What IT Project Managers Need To Know about the Software Development Life Cycle
By Charmaine Karunaratne, PMP
Although the software development life cycle (SDLC) is an important part of any software project, IT project managers rarely seem to raise the topic. Instead, they leave it to the development teams to determine which SDLC method the project should use. This approach is inefficient, since picking the appropriate SDLC can have a major impact on project execution and outcome. A lack of communication between the development manager and project manager about the SDLC can lead to misunderstandings, code defects, incomplete functional specifications, incomplete defect reports and missed timelines. In fact, the SDLC, along with project management methodologies, should be a focus for a project manager.
For IT project managers accustomed to disregarding the SDLC, here are a few key things to consider:
1. While a project management methodology is a set of processes that can be applied to any temporary endeavor with a beginning and end, the SDLC is essentially a layer underneath the project management methodology or standard, focusing specifically on just the development phases, tasks and plans to deliver the IT system. In other words, SDLC is a methodology used to deliver the IT product, not the project.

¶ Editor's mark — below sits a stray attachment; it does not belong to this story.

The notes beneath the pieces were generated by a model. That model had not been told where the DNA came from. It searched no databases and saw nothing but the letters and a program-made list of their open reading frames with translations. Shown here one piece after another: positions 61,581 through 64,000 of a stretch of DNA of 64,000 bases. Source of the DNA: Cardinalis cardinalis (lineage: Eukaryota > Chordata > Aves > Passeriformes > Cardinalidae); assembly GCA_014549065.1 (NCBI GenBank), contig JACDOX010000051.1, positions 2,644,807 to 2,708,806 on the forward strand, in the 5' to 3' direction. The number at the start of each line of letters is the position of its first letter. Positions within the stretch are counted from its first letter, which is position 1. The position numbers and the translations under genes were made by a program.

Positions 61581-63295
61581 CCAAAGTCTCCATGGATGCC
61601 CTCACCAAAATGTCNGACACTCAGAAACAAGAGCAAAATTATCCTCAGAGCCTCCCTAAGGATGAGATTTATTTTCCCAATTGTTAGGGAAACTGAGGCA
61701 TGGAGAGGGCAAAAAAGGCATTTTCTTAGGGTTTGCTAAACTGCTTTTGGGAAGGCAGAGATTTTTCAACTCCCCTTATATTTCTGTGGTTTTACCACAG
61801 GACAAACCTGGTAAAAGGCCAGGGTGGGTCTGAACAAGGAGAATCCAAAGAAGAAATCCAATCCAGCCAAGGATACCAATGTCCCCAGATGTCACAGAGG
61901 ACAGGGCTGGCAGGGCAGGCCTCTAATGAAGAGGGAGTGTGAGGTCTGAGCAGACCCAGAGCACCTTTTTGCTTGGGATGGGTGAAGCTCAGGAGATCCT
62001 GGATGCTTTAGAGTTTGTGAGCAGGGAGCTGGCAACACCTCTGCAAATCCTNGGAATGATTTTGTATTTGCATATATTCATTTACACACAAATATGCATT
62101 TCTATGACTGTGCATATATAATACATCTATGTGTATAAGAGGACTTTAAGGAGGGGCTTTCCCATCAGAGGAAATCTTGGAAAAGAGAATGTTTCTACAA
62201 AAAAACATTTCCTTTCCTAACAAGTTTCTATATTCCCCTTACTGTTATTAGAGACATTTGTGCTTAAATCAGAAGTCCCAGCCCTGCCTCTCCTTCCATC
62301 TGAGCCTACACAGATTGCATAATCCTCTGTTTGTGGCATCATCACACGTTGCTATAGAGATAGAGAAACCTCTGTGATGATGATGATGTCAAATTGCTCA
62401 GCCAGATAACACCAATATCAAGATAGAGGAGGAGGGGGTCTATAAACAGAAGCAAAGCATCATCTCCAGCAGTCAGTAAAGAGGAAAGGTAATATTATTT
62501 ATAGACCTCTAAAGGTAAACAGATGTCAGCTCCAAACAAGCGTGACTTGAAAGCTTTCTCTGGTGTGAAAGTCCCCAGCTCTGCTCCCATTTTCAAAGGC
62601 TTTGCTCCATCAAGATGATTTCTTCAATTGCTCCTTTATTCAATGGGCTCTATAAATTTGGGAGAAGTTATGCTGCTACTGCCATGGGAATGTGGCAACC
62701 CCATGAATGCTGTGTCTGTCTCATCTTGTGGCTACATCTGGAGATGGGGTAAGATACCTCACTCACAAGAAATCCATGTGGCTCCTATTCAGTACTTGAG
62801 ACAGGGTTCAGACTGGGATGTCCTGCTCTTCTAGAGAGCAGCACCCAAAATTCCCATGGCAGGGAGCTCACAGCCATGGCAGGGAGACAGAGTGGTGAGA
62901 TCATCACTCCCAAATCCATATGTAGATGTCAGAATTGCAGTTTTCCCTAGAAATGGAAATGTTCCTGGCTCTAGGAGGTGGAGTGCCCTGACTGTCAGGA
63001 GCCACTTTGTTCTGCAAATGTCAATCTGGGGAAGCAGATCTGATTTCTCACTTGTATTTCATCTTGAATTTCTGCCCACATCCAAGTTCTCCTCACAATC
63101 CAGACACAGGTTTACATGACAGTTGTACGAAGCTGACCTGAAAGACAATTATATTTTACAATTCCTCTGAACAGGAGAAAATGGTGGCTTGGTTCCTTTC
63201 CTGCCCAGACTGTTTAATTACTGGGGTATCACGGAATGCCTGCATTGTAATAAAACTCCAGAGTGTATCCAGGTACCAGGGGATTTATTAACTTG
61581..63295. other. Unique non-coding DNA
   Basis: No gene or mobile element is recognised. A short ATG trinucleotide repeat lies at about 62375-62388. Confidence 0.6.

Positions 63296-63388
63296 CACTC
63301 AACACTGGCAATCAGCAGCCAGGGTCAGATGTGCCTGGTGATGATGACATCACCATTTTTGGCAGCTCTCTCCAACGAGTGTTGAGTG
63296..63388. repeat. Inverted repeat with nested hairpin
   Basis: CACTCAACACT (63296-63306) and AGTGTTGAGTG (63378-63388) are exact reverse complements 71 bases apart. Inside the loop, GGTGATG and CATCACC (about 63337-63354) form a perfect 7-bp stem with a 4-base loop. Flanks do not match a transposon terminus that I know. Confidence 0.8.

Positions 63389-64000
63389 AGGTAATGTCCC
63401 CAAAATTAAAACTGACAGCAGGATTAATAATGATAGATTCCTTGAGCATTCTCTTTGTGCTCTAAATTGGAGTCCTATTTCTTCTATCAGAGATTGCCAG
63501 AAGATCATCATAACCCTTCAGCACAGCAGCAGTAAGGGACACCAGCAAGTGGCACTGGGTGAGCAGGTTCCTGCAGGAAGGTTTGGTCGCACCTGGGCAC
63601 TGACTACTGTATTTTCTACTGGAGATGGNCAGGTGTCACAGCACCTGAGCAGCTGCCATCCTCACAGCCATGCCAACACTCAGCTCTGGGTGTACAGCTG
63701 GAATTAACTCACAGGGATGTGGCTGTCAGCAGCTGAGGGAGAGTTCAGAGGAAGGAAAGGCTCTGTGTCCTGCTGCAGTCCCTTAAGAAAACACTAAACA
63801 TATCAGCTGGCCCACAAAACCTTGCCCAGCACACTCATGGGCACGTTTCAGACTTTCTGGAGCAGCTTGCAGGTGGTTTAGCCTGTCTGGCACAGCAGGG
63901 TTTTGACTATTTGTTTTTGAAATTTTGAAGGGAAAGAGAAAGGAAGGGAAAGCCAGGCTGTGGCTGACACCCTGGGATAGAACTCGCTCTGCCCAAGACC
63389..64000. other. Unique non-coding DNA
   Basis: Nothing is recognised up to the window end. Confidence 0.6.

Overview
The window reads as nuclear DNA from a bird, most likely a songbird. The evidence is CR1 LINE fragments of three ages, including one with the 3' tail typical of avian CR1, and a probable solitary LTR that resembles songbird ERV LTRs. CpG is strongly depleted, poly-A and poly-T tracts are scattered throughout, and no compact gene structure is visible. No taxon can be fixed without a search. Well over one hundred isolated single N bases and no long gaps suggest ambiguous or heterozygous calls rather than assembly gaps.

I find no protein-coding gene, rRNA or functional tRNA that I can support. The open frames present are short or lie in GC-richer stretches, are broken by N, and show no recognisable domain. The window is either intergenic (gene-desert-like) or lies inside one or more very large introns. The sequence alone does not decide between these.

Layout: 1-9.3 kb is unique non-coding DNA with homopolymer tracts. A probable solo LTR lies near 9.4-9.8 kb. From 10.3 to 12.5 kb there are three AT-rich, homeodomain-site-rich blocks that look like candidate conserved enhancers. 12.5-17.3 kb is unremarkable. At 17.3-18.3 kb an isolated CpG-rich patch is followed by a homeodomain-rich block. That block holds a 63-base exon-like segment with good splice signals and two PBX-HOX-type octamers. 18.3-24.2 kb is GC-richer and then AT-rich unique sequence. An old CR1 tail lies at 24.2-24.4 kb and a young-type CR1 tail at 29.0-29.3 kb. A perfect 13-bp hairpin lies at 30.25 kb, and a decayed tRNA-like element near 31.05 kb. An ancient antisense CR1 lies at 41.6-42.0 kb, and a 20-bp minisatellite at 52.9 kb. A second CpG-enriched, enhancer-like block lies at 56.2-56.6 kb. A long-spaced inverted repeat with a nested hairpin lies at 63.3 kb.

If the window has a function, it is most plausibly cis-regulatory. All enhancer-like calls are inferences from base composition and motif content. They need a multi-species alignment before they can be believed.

2. If properly set up, SDLC and project management methodologies will complement each other to provide optimal benefit to the project.
The SDLC model helps further elaborate the project's scope and create the technical (aka functional) specifications. During the planning phase, while the project management methodology helps identify the requirements and determine the scope for the project at a high level, SDLC will help break down those requirements into technical requirements to assist both architecture and development teams with building the product.
3. SDLC methodology offers multiple development life cycle models to deliver the product. To help determine the appropriate SDLC model for the project, ask yourself:
▪ Do your deliverables have set dates (a plandriven project), or will the timeline change depending on priority (a value-driven project)?
▪ Are your requirements complex? Will they evolve over the course of your project, or can they all be confirmed upfront?
▪ Do you need to build prototypes?
▪ How big is your project (scope, schedule, team size, risk and budget)?
▪ How are project team members set up—virtual, local or both?
▪ Do you have the appropriate technology to implement the model?
▪ What are your team's skill sets?
Providing leadership and direction to the project team is key to your project achieving results. IT project managers can offer good guidance by ensuring that the appropriate SDLC methodologies in software development projects are followed. PM
|Charmaine Karunaratne, PMP, is a technical project manager at BAE Systems Applied Intelligence, Milton, Ontario, Canada.|
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